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Burt Baskin: More Than the Flavor of the Week

Legacy.com / Nick Ehrhardt

Burt Baskin: More Than the Flavor of the Week

Burt Baskin knew that a great dish of ice cream can brighten even the worst of days. And each day, people all over the world make their days a little bit better with a trip to Baskin-Robbins, the ice cream empire he founded with his brother-in-law, Irv Robbins. In 2013, the 100th anniversary of Baskin's birth, more than 6,700 Baskin-Robbins stores were spreading smiles and brain freezes in more than 30 countries around the world, 31 flavors at a time. The two men's passion for ice cream became a worldwide phenomenon, and their names are forever synonymous with the cold, creamy treats they created. Through hard work, shrewd reinvestment and a tireless dedication to flavor innovation, Burt built one of the most delicious legacies in modern history.

The man who would become a king of ice cream began his career selling men's fashions in a small shop in Chicago with his father, but life took an unexpectedly sweet turn for Baskin in 1941, when he started dating Shirley Robbins. Not only did Baskin meet his future wife, he also met his future business partner, Shirley's brother Irv Robbins. Irv was starting out in the family business, ice cream, having opened in his own shop in Glendale, Calif., in 1945. After a visit to California the following year, Burt was convinced that it was his business, too. Before they joined forces, however, Irv's father encouraged them to start out separately so that they would form their own ideas about what the business should be, instead of just compromising with each other to get along.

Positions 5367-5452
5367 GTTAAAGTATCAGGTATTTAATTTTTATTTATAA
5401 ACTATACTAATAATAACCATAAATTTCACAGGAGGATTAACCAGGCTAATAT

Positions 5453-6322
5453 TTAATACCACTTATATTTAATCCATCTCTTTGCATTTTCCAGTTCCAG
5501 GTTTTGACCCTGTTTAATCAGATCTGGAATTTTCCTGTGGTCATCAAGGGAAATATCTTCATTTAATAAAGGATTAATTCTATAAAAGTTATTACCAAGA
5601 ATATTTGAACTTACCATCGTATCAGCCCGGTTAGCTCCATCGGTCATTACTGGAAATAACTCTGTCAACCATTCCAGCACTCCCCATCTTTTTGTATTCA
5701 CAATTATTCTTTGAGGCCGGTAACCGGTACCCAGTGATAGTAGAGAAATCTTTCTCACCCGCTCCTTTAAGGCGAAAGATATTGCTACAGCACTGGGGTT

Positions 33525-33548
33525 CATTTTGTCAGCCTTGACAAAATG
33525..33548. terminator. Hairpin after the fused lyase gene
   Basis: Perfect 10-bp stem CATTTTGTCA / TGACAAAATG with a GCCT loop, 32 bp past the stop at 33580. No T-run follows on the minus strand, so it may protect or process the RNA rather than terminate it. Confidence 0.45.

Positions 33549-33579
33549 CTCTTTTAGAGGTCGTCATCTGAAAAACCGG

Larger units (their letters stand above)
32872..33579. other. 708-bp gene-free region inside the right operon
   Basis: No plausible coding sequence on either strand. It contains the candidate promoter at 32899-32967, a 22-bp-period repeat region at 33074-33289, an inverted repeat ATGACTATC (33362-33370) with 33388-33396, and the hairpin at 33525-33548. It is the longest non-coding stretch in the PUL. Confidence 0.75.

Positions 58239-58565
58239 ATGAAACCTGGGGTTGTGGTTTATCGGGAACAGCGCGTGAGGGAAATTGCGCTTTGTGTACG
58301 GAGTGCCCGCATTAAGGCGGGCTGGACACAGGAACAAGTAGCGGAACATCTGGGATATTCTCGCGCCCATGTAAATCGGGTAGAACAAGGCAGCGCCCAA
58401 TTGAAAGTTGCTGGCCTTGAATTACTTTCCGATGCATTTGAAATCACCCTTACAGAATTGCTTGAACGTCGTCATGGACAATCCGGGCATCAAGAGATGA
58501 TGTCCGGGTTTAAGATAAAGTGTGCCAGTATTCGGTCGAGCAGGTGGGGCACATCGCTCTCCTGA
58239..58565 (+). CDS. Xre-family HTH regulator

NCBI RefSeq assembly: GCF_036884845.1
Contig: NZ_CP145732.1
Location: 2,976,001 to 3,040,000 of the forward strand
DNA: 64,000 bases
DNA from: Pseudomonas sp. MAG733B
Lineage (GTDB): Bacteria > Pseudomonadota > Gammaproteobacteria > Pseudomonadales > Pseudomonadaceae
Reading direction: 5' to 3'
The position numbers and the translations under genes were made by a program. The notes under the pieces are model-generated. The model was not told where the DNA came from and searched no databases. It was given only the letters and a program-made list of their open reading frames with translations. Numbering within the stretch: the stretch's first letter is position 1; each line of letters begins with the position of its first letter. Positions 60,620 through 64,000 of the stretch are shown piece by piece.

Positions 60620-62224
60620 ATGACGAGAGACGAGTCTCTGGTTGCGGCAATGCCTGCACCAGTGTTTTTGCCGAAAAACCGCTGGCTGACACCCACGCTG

They did just that –– each building their own small chain of ice cream shops in California. In 1948 they merged into the enterprise that would become the giant we now know as Baskin-Robbins. Together, Burt and Irv revolutionized the way Americans thought about and consumed ice cream, thanks to three key innovations.

First, they sold just ice cream. Their focus on one product was unheard of at the time, when most ice cream was sold as an afterthought at diners and lunch counters. By concentrating on ice cream, they made a name for themselves as purveyors of a quality product. That led to their second innovation: franchising. The first franchise restaurant in America opened in the 1850s, so the concept was not completely new, but Baskin-Robbins turned franchising into a science by providing a standard product from a central location to all of their restaurants. The standardized product meant you knew exactly what you were getting, no matter where you got it.

But perhaps their most important innovation was their dedication to differentiation. In other words, Baskin-Robbins has a lot of flavors. Their belief in new flavors came about thanks to Burt's service in World War II. He ran a Navy PX in the south Pacific, where he obtained an ice cream freezer from an aircraft carrier supply officer and started experimenting with exotic fruits to create new and exciting flavors. He brought his love of flavor experimentation back to his civilian life, where he was always creating new tastes for his customers. When Baskin-Robbins opened, it advertised 31 flavors, one for each day of the month. It marked a quantum leap from the chocolate-strawberry-vanilla trifecta offered at most restaurants, and even a big step beyond the 21 flavors Howard Johnson's offered at the time. And Baskin didn't stop at 31. He kept inventing and experimenting, creating hundreds of flavors so that his customers always had something new to try.

The Baskin-Robbins formula turned out to be an enormous success. From their initial eight stores, Baskin-Robbins continued to expand, and by 1960 they operated more than 100 locations. They expanded to around 500 stores in 1967, when they sold the business to United Fruit Co. for $12 million.

What should have been a long retirement for Burt was tragically cut short, however, when he suffered a fatal heart attack in December 1967. He was just 54. Despite his early death, Baskin accomplished a great deal in his lifetime, building an empire from nothing but ideas and passion. His professional accomplishments stand as an example of what a dedicated mind can accomplish, and how sweet the fruits of labor can be.

Written by Seth Joseph